Young Igbo men and women in Nigeria increasingly insist on choosing their marriage partners, and ideas about love are shaping Igbo constructions of marriage. But the viability of marriage still depends on fertility. This article examines the divergent consequences for men and women as they negotiate the transition from the role of romantic lover that now commonly characterizes courtship to the roles of mother and father, embedded in webs of kinship, that characterize marriage. (Igbo, Nigeria, marriage, courtship, gender, fertility, love)
Young Igbo men and women in Nigeria are far more likely than their parents and grandparents to insist on choosing their marriage partners. Increasingly, notions of romantic love and emotional intimacy are important criteria for selecting a spouse. Changes in patterns of courtship, the growing importance of Christian wedding ceremonies, and trends toward establishing urban residences with nuclear household organization symbolize and reinforce an emerging model of marriage that emphasizes the personal relationship between husband and wife. Ideals of romance, conjugality, and companionship are shaping Igbo constructions of marriage.
But to achieve their social and economic goals, Igbo people continue to rely on and face tremendous obligations to their kinspeople and affines. Though the selection of marriage partners is increasingly a matter of individual choice, the stability and sustainability of marriage still depends, above all, on fertility. This article explores the dynamic tensions created as Igbo men and women adjust to the transition from the role of romantic lover that now often characterizes courtship to the roles of mother and father, embedded in webs of kinship, that characterize marriage. In particular, it examines the divergent consequences for men and women as gender roles are renegotiated when courtship and love become marriage and parenthood.
ROMANTIC LOVE AND MARRIAGE IN WEST AFRICA
The question of whether romantic love is universal has intrigued anthropologists and other cross-cultural researchers for a long time (Murstein 1974; Kurian 1979; Endleman 1989; Jankowiak 1995; Hatfield and Rapson 1996). Jankowiak and Fischer (1992) set out test the question by examining Murdock and White's (1969) Standard Cross-Cultural Sample, looking for the existence (or absence) of romantic love in ethnographic data collected from nearly 200 cultures. They preface their study with the assertion:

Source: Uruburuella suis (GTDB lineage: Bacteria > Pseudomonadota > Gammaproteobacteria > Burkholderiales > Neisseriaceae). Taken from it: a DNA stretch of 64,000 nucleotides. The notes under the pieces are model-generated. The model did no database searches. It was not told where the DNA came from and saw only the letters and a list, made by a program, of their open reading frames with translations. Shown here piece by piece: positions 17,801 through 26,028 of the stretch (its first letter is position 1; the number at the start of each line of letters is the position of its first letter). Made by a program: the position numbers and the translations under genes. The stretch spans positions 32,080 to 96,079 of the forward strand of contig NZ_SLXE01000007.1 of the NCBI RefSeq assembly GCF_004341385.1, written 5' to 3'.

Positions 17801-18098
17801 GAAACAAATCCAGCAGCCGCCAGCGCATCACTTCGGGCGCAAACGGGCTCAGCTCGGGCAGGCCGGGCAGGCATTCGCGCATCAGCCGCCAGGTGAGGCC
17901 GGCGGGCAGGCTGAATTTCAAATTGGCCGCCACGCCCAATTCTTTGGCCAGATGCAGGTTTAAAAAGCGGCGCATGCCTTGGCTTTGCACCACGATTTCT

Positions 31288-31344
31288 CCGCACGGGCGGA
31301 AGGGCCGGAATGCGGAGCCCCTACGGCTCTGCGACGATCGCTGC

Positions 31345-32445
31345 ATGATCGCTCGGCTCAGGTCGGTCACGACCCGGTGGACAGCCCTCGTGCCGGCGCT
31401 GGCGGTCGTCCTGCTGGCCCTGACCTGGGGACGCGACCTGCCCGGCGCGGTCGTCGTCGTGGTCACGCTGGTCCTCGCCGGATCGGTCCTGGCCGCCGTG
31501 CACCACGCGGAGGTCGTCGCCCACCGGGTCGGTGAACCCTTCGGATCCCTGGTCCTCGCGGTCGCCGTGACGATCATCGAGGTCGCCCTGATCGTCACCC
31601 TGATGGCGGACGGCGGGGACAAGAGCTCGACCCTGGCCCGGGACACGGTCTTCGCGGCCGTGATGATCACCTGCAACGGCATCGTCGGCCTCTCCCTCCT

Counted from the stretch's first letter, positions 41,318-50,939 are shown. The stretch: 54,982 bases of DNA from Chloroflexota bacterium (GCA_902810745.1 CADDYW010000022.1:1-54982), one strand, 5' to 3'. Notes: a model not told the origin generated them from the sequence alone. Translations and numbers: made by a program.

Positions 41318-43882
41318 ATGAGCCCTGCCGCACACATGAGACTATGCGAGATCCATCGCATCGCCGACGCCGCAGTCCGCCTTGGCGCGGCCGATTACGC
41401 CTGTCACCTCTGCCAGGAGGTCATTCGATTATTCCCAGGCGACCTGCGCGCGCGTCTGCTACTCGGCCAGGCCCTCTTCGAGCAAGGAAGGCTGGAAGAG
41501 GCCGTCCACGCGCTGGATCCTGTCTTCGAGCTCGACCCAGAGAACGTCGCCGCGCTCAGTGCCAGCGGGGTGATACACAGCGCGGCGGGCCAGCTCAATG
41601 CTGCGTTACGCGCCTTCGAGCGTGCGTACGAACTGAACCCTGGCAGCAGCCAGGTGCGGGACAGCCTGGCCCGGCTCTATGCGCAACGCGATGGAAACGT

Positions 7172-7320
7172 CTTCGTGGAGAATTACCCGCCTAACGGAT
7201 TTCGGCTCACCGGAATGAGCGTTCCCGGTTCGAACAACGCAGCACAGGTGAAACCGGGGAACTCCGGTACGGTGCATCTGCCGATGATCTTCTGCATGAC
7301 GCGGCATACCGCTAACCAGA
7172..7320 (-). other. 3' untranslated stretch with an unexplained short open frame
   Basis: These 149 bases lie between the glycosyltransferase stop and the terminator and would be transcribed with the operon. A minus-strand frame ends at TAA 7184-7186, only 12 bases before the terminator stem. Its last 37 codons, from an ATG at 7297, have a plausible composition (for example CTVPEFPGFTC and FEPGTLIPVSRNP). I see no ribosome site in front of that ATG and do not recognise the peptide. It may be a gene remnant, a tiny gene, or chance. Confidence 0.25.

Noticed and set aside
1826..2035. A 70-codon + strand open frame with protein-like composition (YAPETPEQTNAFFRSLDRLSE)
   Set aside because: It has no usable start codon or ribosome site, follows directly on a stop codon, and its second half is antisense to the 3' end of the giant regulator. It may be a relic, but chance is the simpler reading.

The anthropological study of romantic (or passionate) love is virtually nonexistent due to the widespread belief that romantic love is unique to Euro-American culture.... Underlying these Eurocentric views is the assumption that modernization and the rise of individualism are directly linked to the appearance of romantic notions of love. (Jankowiak and Fischer 1992:149)
Defining romantic love as "any intense attraction that involves the idealization of the other, within an erotic context, with the expectation of enduring for sometime in the future," Jankowiak and Fischer (1992:150) conclude from their analysis that romantic love is a cross-cultural universal, or at least that it is nearly universal. They stress, however, that even if some form of romantic love is nearly universal across cultures, there is a need to understand "its emic manifestations within a variety of cultural settings" (Jankowiak...
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